"The truth is that I crossed off on my bucket list playing Augusta [National], because I happened to play there," Rivarola said. "I've played every year with my university. But playing in the Masters is a completely different thing. I have been to the Masters, and I've watched the players play during the practice rounds. But [competing would be] a completely different thing."

    He is followed on the leaderboard by the three players who competed in the playoff that decided last year’s LAAC in Panama: Joaquin Niemann (-4), Toto Gana (-4), and Alvaro Ortiz (-3).

    Click here for full-field scores from the Latin America Amateur Championship

    Chile’s Niemann is the top-ranked amateur in the world who currently holds conditional status on the Tour and is poised to begin his career as a professional, unless of course he takes the title this week. After a disappointing 74 in Round 1, Niemann was 10 shots better in Round 2, rocketing up the leaderboard with a 7-under 64.

    “Today, I had a completely different mentality, and that's usually what happens in my case," Niemann said. "When I shoot a bad round, the following day I have extra motivation. I realize and I feel that I have to play my best golf. The key to being a good golfer is to find those thoughts and to transfer them into good golf."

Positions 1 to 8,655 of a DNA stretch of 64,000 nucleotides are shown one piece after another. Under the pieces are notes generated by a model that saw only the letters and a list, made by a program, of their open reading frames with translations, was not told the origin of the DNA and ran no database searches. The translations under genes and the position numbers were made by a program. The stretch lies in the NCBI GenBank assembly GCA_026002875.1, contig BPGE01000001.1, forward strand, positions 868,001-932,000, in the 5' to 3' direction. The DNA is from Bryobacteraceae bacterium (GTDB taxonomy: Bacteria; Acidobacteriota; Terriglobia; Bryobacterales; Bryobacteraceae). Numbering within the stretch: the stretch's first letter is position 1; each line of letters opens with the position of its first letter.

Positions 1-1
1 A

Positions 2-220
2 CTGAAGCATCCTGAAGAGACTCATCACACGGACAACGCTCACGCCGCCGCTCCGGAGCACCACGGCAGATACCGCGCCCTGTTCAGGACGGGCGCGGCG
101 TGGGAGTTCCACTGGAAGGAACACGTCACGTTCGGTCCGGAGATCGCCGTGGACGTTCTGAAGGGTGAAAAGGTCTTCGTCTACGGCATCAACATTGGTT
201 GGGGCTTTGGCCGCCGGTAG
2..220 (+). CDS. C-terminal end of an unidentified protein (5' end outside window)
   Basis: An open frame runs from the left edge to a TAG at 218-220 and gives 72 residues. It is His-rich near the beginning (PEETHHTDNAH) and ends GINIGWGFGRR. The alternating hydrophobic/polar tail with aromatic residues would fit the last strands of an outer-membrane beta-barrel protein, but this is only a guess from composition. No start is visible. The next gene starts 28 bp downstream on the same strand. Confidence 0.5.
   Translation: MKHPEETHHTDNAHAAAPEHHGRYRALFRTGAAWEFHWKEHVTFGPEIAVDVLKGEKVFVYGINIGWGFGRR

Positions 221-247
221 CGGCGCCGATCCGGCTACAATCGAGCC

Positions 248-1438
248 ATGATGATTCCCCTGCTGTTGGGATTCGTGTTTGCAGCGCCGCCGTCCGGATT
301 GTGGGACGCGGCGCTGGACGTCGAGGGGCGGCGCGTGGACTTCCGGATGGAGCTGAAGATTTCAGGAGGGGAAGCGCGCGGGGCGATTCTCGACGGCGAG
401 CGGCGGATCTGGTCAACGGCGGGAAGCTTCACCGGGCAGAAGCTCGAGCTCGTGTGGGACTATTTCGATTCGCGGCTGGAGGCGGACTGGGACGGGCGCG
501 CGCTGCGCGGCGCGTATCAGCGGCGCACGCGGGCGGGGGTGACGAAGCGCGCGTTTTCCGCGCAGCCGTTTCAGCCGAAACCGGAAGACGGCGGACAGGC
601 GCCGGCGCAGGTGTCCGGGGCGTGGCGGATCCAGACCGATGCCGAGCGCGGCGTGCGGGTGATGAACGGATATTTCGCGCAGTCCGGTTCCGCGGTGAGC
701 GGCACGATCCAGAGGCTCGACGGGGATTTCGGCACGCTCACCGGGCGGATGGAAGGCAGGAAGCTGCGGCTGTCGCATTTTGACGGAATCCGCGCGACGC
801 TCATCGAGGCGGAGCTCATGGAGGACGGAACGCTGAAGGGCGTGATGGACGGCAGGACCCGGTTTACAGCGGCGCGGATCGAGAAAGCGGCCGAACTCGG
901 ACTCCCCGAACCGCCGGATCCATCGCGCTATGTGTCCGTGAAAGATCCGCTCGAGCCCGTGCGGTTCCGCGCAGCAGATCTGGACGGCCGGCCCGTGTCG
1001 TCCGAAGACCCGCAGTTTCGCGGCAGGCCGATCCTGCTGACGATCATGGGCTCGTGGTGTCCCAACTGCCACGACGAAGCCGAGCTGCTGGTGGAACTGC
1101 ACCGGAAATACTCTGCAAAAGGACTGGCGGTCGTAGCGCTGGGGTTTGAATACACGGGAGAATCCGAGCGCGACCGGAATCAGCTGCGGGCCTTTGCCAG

Niemann’s fellow Chilean and best friend Gana is the defending champion who missed the cut at the Masters last year and is now a freshman at Lynn University. His second-round 70 was a roller coaster, complete with six birdies, three eagles and a double.

    Mexico’s Ortiz, the brother of three-time Tour winner Carlos, was 6 under for the week before three back-nine bogeys dropped him off the pace.

    Two past champions, Matias Dominguez and Paul Chaplet, sit 5 over and 7 over, respectively.

    The winner of the Latin America Amateur Championship earns an invite to this year’s Masters. He is also exempt into the The Amateur Championship, the U.S. Amateur, U.S. Open sectional qualifying, and Open Championship final qualifying.

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    McIlroy gets back on track

    By Ryan LavnerJanuary 21, 2018, 3:10 pm

    There’s only one way to view Rory McIlroy’s performance at the Abu Dhabi HSBC Championship: